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Dolemite (Blu-ray review)

DolemitecoverComedian Rudy Ray Moore’s notorious first film, Dolemite (1975), which he produced, wrote, and starred in, has recently been given the treatment it so richly deserves by cult label Vinegar Syndrome. While I’ve primarily associated the company with obscure sexploitation releases like The Lost Films of Herschell Gordon Lewis, The Telephone Book (1971), and Bijou (1972), they’ve also given some attention to forgotten horror titles like Runaway Nightmare (1982) and Night Train to Terror (1985). However, their release of Dolemite — which includes both a Blu-ray disc and a DVD — has really gone above and beyond, sporting a brand new transfer and a solid lineup of special features.

After being framed by the gangster Willie Green (D’Urville Martin, also the film’s director), Dolemite (Rudy Ray Moore) has spent a few years in prison for a crime he didn’t commit. He’s released in order to help the authorities capture Green and he teams up with the madam Queen Bee (Lady Reed), who runs his whorehouse. She’s been busy while Dolemite has been in prison, informing him, “When you were doing your time, I put your girls through karate school.” Thanks to their training and Dolemite’s repossession of his nightclub, The Total Experience, Dolemite will soon be ready to take on Green and his silent partner, the corrupt Mayor Daley (Hy Pyke).

Grindhouse at its finest, Dolemite is one of those films with a level of appeal that probably shouldn’t make sense, but is somehow undeniable. Moore, ever a comedian, basically made one of the greatest blaxploitation films of all time that also happens to be a successful spoof of the genre. It would be easy to dismiss Dolemite as half-assed — replete with low production values, ridiculously jumpy editing, questionable acting, and hilarious dialogue — but you would be a fool to do so, because this is surely one of the most enjoyable films of the ‘70s. As one of Dolemite’s girls quips, “Look for yourself motherfucker.”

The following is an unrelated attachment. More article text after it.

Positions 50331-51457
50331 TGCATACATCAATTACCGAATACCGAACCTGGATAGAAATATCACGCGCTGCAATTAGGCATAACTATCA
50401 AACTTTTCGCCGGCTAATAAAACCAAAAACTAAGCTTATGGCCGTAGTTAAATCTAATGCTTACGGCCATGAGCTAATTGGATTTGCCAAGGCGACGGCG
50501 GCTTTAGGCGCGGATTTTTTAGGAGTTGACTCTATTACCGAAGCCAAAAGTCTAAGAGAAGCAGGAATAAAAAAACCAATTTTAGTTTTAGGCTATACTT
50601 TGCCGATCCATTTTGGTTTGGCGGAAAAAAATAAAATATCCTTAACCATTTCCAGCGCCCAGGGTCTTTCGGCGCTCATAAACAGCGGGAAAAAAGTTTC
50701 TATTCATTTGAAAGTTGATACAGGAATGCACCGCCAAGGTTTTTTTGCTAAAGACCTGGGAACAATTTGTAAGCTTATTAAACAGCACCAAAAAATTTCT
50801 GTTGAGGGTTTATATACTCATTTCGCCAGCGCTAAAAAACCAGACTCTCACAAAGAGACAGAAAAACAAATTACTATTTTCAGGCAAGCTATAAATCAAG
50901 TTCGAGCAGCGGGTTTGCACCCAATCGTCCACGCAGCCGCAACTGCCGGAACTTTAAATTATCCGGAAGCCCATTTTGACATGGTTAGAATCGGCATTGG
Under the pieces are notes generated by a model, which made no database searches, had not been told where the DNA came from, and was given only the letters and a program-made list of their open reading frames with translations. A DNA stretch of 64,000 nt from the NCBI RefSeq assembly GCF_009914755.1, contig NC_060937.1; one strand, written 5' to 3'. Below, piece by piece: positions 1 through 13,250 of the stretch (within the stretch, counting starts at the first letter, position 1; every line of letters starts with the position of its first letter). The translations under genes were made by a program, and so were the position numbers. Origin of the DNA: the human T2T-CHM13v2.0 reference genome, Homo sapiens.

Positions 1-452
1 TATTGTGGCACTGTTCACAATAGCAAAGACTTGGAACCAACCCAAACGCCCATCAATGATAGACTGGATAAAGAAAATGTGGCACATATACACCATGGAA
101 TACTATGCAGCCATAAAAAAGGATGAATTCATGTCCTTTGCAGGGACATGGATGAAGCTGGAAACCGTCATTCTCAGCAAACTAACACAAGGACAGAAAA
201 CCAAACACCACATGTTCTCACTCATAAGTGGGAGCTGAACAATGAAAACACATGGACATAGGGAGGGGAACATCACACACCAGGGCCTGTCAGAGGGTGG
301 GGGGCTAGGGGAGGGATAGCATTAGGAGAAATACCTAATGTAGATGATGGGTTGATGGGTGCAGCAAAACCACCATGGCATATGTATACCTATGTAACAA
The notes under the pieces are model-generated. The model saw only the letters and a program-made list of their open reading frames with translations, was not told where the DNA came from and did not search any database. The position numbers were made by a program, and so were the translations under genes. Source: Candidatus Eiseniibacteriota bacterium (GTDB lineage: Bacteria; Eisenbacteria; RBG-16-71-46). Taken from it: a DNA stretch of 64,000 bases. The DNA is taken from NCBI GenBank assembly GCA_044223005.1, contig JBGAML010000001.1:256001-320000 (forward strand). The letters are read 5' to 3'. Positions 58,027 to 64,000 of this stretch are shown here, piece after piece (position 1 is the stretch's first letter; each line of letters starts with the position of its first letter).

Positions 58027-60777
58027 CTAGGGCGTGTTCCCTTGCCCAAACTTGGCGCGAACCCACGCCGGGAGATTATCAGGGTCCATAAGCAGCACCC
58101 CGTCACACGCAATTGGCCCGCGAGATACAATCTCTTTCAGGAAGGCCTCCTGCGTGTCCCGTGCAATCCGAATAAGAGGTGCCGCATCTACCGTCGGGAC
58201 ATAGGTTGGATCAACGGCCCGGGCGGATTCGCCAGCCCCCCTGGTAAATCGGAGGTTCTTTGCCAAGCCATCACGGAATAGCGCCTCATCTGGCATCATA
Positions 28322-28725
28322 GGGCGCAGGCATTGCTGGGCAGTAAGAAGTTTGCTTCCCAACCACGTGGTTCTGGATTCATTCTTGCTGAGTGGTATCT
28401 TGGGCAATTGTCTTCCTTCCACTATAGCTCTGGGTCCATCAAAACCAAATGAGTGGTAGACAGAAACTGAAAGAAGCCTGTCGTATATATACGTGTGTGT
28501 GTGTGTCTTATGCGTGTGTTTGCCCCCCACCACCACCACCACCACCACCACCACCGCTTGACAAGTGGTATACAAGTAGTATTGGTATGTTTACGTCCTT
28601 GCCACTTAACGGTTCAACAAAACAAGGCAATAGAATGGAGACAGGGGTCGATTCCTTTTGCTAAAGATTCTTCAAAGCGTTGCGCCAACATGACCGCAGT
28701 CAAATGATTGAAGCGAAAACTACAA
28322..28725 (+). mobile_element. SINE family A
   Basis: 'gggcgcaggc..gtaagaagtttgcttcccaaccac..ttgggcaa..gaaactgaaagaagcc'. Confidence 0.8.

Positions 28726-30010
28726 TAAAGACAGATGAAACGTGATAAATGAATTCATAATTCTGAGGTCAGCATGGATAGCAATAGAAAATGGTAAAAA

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Blaxploitation is one of those genres that I love with a genuine sense of devotion, but don’t write about as much as I should, perhaps because it’s a little difficult to explain in today’s culture of social justice warriors and hysterical trigger warnings. If you’re offended by profanity, racism, or any sort of non-PC language, rest assured that Dolemite himself is an equal opportunity offender. A corrupt cop — who happens to have cocaine smeared on his upper lip — says to him, “You’ve got all them black bitches working for you.” Dolemite responds, “You forgot about the white ones.” And sure, he’s a pimp, but his girls can defend themselves with lethal force, and he’s clearly both a lover and a fighter. He finds out his former girlfriend has turned on him — which would warrant at minimum a slap across the face if not a beating or even a death sentence in many other exploitation titles — but he simply tells her, “I’m going to give you a fucking you’ll never forget,” a promise on which he then delivers.

Dolemite has a number of batshit elements, almost too many to list. Of course there is a fair amount of nudity and the requisite sex scenes, but don’t miss blaxploitation’s most horrific butt massage, kung fu, dance scenes, someone shooting up heroin, prison sequences, and some of the wildest outfits in American cinema. There are also plenty of instances where Dolemite does nothing more than wax poetic (often rhyming), which was actually part of Moore’s early standup as the character. I have an inexplicable love for any movie that has its own theme song — for instance, you haven’t lived until you’ve seen The Mutilator (1984), a film that really does not even deserve its own song — and this one has a predictably enjoyable score from Arthur Wright, also of Savage! (1973) and The Human Tornado (1976).